If feminism is an ideology, it is so only in the blandest sense of that term. Most feminists argue their case as one component of a larger picture of human lives and social possibilities. John Charvet's contribution to the 'Modern Ideologies' series acknowledges this point without comment in its very organisation. The book is divided into sections on Individualist Feminism, Socialist Feminism and Radical Feminism, each tracing feminist themes within a more comprehensive theory. This framework distinguishes the book from its stablemates ('Socialism','Conservatism', 'Liberalism' and, prospectively, other 'isms' of our time) and is also its greatest strength. Charvet takes it that the differences between forms of feminism derive from more general ethical and political theories. While all feminists believe in the equality of women with men (apart from a handful who claim women's superiority), this shared belief receives wholly different interpretations in the context of more basic conceptions of liberty and equality. To articulate and assess feminist theories it therefore becomes necessary to probe the structure of the host ideologies in which feminist thought has flourished. Accordingly, Charvet presents and assesses the conceptions of human freedom and equality underlying liberal individualism, traditional socialism and the New Left in order to elucidate the three types of feminism.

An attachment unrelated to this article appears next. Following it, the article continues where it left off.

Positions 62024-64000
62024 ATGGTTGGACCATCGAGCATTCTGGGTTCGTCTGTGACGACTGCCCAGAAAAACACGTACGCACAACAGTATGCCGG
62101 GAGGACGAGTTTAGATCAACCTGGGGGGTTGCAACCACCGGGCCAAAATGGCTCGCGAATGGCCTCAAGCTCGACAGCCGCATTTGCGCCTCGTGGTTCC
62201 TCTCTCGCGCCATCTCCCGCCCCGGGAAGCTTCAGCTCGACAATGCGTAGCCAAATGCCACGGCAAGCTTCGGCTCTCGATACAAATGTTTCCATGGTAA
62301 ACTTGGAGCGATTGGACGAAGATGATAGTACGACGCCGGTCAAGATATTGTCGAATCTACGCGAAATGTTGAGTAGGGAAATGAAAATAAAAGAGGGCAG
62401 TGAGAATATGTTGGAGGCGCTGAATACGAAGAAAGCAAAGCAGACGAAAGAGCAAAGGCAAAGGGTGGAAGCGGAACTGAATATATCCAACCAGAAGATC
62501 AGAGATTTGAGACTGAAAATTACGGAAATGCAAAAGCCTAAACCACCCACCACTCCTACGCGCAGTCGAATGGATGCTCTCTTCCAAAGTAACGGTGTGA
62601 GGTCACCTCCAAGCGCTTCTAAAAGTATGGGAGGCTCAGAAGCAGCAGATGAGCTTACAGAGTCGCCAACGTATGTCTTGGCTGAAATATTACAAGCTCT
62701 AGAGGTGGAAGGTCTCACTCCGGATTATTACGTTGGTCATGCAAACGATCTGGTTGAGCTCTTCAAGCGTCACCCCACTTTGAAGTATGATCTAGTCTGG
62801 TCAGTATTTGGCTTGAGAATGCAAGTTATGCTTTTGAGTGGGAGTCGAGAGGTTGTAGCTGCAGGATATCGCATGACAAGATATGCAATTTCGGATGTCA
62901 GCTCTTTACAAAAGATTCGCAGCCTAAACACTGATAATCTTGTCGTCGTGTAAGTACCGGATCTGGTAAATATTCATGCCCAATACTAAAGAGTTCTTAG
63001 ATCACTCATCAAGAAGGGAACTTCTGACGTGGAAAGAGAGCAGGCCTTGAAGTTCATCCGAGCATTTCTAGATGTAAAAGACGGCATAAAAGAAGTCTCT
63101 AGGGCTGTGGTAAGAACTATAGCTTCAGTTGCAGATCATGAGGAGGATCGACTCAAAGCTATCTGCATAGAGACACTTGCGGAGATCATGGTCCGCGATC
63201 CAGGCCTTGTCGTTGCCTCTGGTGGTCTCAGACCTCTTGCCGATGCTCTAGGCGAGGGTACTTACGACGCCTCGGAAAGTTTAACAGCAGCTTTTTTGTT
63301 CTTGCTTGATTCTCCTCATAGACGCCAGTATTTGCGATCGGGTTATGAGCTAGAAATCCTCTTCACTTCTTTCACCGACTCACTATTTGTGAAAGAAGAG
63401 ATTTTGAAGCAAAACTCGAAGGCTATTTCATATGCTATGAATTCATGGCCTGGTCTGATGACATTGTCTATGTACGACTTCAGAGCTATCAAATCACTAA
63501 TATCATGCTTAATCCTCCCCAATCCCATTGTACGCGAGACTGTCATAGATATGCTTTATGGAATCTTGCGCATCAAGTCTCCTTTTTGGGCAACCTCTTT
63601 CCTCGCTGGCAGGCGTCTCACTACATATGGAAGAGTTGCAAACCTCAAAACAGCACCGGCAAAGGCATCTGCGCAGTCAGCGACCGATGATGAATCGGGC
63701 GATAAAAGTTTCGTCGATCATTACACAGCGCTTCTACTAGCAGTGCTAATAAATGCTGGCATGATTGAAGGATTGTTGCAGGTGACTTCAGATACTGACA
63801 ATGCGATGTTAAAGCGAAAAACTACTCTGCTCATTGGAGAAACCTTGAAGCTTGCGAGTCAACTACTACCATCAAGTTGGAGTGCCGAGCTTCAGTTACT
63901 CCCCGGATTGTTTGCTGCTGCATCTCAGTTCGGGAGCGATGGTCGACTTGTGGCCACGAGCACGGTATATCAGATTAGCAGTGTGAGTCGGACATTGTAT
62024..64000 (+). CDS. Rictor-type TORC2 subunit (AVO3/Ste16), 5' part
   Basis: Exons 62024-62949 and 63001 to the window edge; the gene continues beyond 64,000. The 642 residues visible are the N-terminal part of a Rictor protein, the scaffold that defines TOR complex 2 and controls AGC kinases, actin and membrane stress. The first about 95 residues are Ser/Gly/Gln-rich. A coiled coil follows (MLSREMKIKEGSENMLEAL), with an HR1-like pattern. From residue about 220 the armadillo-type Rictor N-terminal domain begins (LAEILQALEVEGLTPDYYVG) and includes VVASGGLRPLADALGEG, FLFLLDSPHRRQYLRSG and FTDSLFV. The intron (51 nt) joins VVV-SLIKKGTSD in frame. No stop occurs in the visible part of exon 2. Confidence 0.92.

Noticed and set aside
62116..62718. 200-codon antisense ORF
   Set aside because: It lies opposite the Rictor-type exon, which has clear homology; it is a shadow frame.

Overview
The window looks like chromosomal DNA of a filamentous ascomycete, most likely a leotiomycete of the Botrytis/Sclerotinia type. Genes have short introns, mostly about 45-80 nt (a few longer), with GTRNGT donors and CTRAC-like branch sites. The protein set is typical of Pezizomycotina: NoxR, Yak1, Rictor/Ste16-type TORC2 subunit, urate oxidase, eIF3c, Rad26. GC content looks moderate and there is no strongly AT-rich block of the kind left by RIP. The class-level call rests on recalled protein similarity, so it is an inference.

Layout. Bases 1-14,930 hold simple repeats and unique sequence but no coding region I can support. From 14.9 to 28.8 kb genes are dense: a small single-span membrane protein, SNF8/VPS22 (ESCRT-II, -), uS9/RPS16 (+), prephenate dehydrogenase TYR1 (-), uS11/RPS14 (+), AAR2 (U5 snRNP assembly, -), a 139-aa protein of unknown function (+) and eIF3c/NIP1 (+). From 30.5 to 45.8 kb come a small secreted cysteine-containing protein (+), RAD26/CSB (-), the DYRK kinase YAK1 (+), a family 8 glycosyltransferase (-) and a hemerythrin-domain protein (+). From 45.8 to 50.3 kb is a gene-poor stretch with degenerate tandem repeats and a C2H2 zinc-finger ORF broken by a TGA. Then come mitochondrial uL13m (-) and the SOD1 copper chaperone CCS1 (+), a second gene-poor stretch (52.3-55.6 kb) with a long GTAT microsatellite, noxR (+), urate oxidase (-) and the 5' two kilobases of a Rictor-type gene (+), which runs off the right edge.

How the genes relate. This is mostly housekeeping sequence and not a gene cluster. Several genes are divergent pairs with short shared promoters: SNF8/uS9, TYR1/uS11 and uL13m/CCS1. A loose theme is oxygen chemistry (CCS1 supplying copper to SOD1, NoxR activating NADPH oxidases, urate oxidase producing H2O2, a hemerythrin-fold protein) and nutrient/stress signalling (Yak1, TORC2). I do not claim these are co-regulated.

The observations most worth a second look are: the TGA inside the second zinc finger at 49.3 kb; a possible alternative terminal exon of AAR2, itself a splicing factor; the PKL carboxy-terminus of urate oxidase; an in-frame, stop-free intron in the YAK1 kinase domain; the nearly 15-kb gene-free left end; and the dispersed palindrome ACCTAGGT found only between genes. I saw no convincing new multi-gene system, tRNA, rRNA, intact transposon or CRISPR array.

LRB 15 September 1983 | PDF Download